Blue Dogs Assail Stop-Gap Spending Measure As ‘No Way to Govern’
WASHINGTON— The House passed a short-term spending bill Tuesday that would keep federal agencies running for another month, but at least one group of House Democrats, the Blue Dog Coalition, said having Congress “lurching from one self-imposed deadline to another is no way to govern.”
The spending bill was brought to the floor Tuesday in the hope that the additional time it provides will enable negotiators wrap up more than $1.4 trillion in unfinished appropriations bills.
The bill averts a Thanksgiving government shutdown but opens the door to a possible shutdown just before Christmas, on Dec 20.
It also ensures a 3.1% pay raise for active-duty military in 2020 and that the Census Bureau receives full funding for a fair and accurate 2020 Census.
The 231-192 vote sent the measure to the Senate, which is on track to pass the legislation in time to meet a midnight Thursday deadline. President Donald Trump has said he will sign it.
But Rep. Lou Correa, D-Calif., co-chair of fiscally-responsible Blue Dogs, said the day’s developments were not a sign of progress or a reason to celebrate.
“So far, the House has passed 10 bills to fund most of the federal government through the end of fiscal year 2020, and the Senate has passed four appropriations bills,” he said. “A lack of action by Congress has brought us to today’s Continuing Resolution, which is only a temporary fix to avoid an even worse result, a federal government shutdown.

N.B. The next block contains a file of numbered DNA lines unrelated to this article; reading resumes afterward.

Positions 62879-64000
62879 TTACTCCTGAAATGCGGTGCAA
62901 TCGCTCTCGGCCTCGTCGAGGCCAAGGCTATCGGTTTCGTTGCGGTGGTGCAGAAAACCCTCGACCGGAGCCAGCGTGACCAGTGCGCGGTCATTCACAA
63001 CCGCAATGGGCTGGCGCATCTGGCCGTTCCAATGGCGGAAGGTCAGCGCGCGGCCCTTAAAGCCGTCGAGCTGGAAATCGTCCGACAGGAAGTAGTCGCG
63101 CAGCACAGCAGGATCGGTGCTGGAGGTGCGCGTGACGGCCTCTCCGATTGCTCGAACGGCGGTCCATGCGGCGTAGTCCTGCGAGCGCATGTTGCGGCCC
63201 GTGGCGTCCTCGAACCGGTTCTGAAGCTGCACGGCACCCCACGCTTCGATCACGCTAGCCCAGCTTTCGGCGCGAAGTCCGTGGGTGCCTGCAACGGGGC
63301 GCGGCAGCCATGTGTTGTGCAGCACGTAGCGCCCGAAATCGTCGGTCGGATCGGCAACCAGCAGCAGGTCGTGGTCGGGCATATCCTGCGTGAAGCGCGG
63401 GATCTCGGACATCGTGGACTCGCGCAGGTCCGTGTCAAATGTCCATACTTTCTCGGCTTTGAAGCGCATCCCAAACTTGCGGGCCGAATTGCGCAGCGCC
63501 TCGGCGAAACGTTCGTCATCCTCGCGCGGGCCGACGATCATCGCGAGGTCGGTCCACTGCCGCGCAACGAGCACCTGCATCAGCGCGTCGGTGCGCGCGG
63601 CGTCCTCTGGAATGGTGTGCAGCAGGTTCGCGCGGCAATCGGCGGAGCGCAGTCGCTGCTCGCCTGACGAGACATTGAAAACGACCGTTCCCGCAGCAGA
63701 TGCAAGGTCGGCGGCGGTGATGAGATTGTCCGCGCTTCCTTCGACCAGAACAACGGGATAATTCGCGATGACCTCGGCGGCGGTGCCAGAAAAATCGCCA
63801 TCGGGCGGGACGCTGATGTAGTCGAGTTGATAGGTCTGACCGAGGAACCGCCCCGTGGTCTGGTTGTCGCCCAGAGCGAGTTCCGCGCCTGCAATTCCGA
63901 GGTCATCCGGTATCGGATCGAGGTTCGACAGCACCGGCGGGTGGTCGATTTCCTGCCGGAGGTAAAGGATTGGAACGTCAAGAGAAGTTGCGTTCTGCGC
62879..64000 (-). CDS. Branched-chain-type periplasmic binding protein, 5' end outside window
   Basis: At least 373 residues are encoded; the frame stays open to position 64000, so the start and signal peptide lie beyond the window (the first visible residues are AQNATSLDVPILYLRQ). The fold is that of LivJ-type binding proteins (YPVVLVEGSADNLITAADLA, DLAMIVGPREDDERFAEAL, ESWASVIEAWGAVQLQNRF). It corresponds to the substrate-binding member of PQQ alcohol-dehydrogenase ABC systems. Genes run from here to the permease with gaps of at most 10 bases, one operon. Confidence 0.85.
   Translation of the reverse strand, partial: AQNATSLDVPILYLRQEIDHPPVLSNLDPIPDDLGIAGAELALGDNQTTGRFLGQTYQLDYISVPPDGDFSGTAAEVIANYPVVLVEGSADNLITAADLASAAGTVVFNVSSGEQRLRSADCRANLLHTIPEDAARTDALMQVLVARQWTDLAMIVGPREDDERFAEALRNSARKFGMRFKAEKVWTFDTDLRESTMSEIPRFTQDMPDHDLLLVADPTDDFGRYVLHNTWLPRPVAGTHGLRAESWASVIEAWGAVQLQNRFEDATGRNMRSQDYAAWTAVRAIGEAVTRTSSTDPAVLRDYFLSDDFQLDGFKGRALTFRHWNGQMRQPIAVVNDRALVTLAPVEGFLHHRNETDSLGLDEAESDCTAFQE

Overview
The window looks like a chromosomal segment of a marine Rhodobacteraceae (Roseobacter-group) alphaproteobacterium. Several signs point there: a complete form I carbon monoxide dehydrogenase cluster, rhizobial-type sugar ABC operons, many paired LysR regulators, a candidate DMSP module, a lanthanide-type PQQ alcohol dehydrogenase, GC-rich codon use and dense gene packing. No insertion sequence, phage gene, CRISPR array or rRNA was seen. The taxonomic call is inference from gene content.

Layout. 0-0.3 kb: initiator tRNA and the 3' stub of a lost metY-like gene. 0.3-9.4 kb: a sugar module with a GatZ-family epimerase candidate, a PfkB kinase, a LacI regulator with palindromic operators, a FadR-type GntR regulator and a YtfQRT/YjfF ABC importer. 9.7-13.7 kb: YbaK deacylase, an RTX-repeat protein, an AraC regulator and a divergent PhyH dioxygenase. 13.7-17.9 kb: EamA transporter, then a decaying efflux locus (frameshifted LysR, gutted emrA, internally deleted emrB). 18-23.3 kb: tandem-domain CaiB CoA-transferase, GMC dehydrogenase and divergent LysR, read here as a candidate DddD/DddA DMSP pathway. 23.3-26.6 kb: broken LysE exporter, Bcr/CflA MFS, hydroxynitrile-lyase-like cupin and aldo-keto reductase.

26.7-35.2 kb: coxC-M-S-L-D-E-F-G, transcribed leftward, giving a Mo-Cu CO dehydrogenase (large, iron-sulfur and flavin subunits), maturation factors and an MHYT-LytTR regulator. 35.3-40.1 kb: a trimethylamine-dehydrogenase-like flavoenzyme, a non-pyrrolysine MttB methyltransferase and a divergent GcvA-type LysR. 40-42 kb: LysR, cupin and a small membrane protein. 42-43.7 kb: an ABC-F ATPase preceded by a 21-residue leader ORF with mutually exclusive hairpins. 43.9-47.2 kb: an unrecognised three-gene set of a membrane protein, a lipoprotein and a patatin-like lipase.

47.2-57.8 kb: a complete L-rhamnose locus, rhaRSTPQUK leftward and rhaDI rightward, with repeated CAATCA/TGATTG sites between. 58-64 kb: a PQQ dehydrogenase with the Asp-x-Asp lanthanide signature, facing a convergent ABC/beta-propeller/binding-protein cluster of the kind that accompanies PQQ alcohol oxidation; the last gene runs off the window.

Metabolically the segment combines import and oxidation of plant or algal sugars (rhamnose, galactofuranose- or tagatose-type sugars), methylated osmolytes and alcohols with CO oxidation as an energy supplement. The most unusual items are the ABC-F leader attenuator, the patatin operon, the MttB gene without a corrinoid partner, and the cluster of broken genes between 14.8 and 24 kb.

“It is clear the only way Congress will be able to get its act together to do its most basic job—to pass a budget and all appropriations bills on time—is to enact a set of deterrents for bad behavior,” Correa continued. “House leadership should bring the Blue Dog-endorsed No Budget, No Pay Act and Government Shutdown Impact Report Act of 2019 to the floor for a vote. Americans deserve better and they deserve peace of mind that Congress will do its job and do it on time, just like they do every day.”
The month-long spending bill comes as negotiations on the full-year spending package have slowed to a crawl. Compounding the tensions on Capitol Hill are the ongoing impeachment proceedings, which are expected to stretch into December and are as seen as a major obstacle to the negotiations.
Another obstacle is Trump’s demand for up to $8.6 billion more for the U.S.-Mexico border wall.
If neither of these and other issues can’t be overcome, Congress could be forced to fund the government for the entire budget year at current spending levels.
In a statement on the House floor, Majority Leader Steny Hoyer, D-Md., said, “There is no reason in God’s green earth we cannot do the appropriations bills in a way that they ought to be done, except we lack the will to compromise.”
“We lack the will to work together. We lack the will to do the American people’s business on time, rationally, and without creating a sense that this institution cannot and does not work,” he said. “I hope we use these days that are left between today and December 20 in a productive, effective way so that the appropriations process can be concluded on December 20 or before.”